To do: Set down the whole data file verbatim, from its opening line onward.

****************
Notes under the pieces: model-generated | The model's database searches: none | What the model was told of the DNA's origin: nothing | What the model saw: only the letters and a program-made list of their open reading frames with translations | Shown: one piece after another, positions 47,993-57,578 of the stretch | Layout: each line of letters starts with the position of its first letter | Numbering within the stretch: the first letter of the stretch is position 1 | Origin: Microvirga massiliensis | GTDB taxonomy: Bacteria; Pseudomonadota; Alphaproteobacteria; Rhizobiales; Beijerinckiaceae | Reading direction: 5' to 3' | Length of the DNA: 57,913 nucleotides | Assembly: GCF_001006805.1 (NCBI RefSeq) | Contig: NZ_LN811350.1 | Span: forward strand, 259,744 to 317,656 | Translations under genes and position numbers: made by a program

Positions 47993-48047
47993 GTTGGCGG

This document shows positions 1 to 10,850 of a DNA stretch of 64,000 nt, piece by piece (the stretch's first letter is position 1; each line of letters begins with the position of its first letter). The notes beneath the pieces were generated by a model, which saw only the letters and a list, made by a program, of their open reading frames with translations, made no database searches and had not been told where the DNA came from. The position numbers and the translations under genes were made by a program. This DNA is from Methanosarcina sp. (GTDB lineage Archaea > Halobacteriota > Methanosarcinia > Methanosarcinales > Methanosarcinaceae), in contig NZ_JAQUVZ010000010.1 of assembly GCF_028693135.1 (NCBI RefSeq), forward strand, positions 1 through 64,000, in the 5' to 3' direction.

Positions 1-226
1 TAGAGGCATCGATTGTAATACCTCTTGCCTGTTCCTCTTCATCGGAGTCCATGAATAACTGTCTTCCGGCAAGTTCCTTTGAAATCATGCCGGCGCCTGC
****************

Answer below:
Notes under the pieces: model-generated | The model's database searches: none | What the model was told of the DNA's origin: nothing | What the model saw: only the letters and a program-made list of their open reading frames with translations | Shown: one piece after another, positions 47,993-57,578 of the stretch | Layout: each line of letters starts with the position of its first letter | Numbering within the stretch: the first letter of the stretch is position 1 | Origin: Microvirga massiliensis | GTDB taxonomy: Bacteria; Pseudomonadota; Alphaproteobacteria; Rhizobiales; Beijerinckiaceae | Reading direction: 5' to 3' | Length of the DNA: 57,913 nucleotides | Assembly: GCF_001006805.1 (NCBI RefSeq) | Contig: NZ_LN811350.1 | Span: forward strand, 259,744 to 317,656 | Translations under genes and position numbers: made by a program

Positions 47993-48047
47993 GTTGGCGG

This document shows positions 1 to 10,850 of a DNA stretch of 64,000 nt, piece by piece (the stretch's first letter is position 1; each line of letters begins with the position of its first letter). The notes beneath the pieces were generated by a model, which saw only the letters and a list, made by a program, of their open reading frames with translations, made no database searches and had not been told where the DNA came from. The position numbers and the translations under genes were made by a program. This DNA is from Methanosarcina sp. (GTDB lineage Archaea > Halobacteriota > Methanosarcinia > Methanosarcinales > Methanosarcinaceae), in contig NZ_JAQUVZ010000010.1 of assembly GCF_028693135.1 (NCBI RefSeq), forward strand, positions 1 through 64,000, in the 5' to 3' direction.

Positions 1-226
1 TAGAGGCATCGATTGTAATACCTCTTGCCTGTTCCTCTTCATCGGAGTCCATGAATAACTGTCTTCCGGCAAGTTCCTTTGAAATCATGCCGGCGCCTGC